and Department of Health urgently review the current legal framework on
the dispensation of controlled drugs by community pharmacists. We
recommend that Drug Abstinence Orders are amended to carry the requirement
of access to treatment."
Legalization: "While acknowledging
that there may come a day when the balance may tip in favour of legalising
and regulating some types of presently illegal drugs, we decline to recommend
this drastic step. We accept that to decriminalise possession of
drugs for personal use would send the wrong message to the majority of
young people... and that it would inevitably lead to an increase
in drug abuse. We, therefore, reject decriminalisation. We
recommend that the Government initiates a discussion within the [United
Nations] Commission on Narcotic Drugs of alternative ways -- including
the possibility of legalisation and regulation -- to tackle the global
"The ecstasy move, to bring
it down a class, what does that do? It makes it more available,"
she said. "But it doesn't deal with the underlying problems of making
sure it's clean, making sure people know how much and that water is available
and how much water to drink."
But if the committee was
criticized for timidity on one side, the Labor government of Tony Blair
was quick to reject some of its recommendations as too much, too soon.
Home Secretary David Blunkett quickly rejected the committee's ecstasy
downgrade proposal, which would move the drug from Class A (heroin, cocaine)
to Class B (barbiturates, amphetamines). In a statement issued Wednesday
evening, Blunkett said: "Reclassification of ecstasy is not on the government's
agenda. Ecstasy can and does kill unpredictably and there is no such
thing as a safe dose."
British observers report
that roughly a half-million Britons use ecstasy each weekend. About 15
Britons die from ecstasy each year.
Likewise, Blunkett said the
Blair government had "no plans for injecting rooms."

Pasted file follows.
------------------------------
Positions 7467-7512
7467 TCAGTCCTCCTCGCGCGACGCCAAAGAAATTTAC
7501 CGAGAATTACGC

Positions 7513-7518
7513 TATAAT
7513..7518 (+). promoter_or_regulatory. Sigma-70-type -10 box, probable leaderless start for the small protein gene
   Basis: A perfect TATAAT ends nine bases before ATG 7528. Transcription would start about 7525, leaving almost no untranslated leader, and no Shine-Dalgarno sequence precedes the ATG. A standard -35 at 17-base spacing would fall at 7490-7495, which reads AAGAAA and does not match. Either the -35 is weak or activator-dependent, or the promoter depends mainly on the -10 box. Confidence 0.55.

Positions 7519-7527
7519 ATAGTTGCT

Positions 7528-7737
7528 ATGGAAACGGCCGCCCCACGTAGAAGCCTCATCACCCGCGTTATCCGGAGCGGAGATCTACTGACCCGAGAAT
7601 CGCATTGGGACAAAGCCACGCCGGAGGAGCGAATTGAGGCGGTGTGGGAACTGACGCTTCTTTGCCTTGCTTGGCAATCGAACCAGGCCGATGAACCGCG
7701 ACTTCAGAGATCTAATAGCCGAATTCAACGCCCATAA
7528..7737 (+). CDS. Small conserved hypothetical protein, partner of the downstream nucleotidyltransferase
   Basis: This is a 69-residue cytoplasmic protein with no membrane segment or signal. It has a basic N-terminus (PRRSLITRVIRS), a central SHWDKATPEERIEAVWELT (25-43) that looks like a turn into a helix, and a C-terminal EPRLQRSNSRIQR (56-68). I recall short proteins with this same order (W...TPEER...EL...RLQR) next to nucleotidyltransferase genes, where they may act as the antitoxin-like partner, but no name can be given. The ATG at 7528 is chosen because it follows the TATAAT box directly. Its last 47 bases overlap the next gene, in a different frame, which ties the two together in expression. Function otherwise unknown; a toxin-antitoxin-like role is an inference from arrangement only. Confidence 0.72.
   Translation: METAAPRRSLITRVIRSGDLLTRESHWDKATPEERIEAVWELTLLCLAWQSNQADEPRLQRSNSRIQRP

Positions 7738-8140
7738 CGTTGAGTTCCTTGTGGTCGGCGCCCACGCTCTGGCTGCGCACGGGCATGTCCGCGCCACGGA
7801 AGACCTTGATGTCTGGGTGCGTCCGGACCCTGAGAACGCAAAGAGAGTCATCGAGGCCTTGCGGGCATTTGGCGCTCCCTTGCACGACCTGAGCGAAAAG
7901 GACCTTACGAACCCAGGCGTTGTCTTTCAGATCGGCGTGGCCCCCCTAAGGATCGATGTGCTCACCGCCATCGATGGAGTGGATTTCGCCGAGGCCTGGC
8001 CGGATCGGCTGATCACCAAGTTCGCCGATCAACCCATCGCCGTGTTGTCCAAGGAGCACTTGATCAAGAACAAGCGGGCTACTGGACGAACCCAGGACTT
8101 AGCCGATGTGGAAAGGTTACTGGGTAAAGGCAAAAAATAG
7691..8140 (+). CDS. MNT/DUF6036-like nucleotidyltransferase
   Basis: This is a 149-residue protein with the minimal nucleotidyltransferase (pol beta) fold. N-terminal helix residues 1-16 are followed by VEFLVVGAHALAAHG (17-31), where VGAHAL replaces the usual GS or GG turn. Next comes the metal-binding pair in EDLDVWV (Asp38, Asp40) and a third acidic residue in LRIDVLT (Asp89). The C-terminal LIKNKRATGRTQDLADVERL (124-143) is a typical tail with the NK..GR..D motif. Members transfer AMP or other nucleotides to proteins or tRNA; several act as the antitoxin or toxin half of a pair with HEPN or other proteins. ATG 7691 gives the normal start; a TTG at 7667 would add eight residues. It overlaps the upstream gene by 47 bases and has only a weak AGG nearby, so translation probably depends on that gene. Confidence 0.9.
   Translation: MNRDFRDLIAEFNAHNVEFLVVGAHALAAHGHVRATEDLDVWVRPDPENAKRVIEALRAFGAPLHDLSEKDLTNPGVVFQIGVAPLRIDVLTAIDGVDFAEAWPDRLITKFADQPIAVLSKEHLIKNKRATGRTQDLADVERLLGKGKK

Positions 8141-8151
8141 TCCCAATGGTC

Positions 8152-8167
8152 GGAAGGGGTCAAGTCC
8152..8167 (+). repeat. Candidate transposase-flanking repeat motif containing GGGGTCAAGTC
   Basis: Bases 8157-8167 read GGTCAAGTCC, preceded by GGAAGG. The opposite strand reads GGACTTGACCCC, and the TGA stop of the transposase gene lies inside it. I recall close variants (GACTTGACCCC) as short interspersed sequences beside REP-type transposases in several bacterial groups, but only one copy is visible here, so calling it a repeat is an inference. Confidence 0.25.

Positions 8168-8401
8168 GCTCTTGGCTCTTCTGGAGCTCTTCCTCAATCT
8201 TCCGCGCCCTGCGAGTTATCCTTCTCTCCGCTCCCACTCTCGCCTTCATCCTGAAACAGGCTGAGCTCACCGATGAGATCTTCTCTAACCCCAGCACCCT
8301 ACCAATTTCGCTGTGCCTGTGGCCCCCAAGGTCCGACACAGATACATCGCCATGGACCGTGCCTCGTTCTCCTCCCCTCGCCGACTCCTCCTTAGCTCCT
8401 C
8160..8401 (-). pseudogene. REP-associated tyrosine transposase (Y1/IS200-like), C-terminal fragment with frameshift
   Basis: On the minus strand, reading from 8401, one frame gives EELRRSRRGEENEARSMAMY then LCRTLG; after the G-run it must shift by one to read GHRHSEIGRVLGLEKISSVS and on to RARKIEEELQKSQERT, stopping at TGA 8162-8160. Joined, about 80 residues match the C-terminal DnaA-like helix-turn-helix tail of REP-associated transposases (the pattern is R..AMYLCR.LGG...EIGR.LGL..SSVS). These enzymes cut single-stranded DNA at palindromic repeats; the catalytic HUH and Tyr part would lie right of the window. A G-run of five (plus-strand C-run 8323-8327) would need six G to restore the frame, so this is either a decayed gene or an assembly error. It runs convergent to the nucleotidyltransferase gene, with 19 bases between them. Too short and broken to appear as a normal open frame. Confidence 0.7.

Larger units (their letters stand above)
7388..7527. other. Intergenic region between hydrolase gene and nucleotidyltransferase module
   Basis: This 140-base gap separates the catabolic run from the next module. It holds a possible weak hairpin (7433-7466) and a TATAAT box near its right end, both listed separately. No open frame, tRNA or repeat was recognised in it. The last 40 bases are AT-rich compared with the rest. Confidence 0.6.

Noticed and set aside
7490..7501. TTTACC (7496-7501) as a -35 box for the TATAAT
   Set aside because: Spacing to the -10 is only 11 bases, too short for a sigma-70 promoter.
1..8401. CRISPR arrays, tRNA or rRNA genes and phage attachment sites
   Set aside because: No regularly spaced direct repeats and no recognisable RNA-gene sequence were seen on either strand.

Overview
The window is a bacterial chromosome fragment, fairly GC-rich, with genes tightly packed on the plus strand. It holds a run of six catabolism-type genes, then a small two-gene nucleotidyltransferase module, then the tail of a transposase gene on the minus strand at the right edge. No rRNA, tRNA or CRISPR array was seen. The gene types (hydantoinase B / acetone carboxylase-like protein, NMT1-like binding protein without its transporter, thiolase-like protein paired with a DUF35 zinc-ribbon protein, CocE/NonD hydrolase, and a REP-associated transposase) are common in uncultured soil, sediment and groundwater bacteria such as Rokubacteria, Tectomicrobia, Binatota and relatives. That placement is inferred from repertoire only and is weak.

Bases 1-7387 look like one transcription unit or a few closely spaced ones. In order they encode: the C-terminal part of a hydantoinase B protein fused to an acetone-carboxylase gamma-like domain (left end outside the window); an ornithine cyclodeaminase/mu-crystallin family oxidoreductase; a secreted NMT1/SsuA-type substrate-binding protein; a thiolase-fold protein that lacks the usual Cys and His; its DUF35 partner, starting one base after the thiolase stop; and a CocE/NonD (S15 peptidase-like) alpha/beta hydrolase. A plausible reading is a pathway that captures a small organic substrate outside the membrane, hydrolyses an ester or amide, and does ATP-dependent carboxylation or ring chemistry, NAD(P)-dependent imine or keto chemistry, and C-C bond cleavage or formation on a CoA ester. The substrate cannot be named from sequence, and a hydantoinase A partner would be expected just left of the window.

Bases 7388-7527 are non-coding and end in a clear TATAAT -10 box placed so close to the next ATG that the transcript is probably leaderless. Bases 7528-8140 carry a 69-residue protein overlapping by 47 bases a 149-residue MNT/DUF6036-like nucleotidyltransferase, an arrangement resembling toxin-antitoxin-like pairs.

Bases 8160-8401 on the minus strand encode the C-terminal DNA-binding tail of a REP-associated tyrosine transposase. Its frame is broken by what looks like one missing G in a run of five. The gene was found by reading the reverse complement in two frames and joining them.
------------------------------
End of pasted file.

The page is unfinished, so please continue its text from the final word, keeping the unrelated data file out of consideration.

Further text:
But on cannabis reclassification,
which would make marijuana a Class C drug regulated like steroids or Valium,
Blunkett and the committee were in sync. As a result, cannabis reclassification
will be implemented in June, said Blunkett. While both Blunkett and
the committee rejected "decriminalization," the reclassification of cannabis
will result in the de facto decriminalization of simple possession.
Police encountering someone in possession of Class C drugs typically write
a citation rather than arrest the person.
While the committee hesitated
to embrace legalization, which it called "a step into the unknown," its
report acknowledged that legalization advocates were "sensible and thoughtful
people." And the committee did urge that Britain initiate a debate
at the United Nations over alternative means of regulating the global drug
supply. "It may well be that a future generation will take a different
view. Drug policy should not be set in stone," said the report.
In a related story, Ananova
Press reported on Thursday evening that former Lord Chief Justice Bingham
of Cornhill called for cannabis legalization, telling The Spectator magazine
that current marijuana laws are "stupid." Cornhill is believed to
be the most senior British judge to call for legalization while still in
The Home Affairs Select Committee
report can be read online at http://www.publications.parliament.uk/pa/cm200102/cmselect/cmhaff/318/31802.htm.
-- END --
Issue #238, 5/24/02
Coalition for Higher Education Act Reform Joins with Members of Congress at US Capitol to Call for Repeal of HEA Drug Provision | British MPs Call for Massive Drug Policy Reform, But Reject Legalization -- for Now | Incoming Dutch Government Threatens Coffee Shops | Budget Crunch: Drug War Fuels Mississippi Prison Binge, No Money Left for Education | High School Drug Courts Spreading in West Virginia | Newsbrief: Marijuana Exile Steve Kubby Claims Refugee Status in Canada | Newsbrief: British Cannabis Cafe Owner Freed | Newsbrief: North Carolina Drug Courts Face Ax Because of Budget Woes | Newsbrief: New York City Cops in Paraphernalia Sweep, Big Hoopla, Misdemeanor Arrests | Newsbrief: Seattle Marijuana Initiative Signature-Gathering Now Underway | Newsbrief: Santa Cruz to Place Needle Disposal Boxes in Public Restrooms | Errata: Different Kinds of Mushrooms | The Reformer's Calendar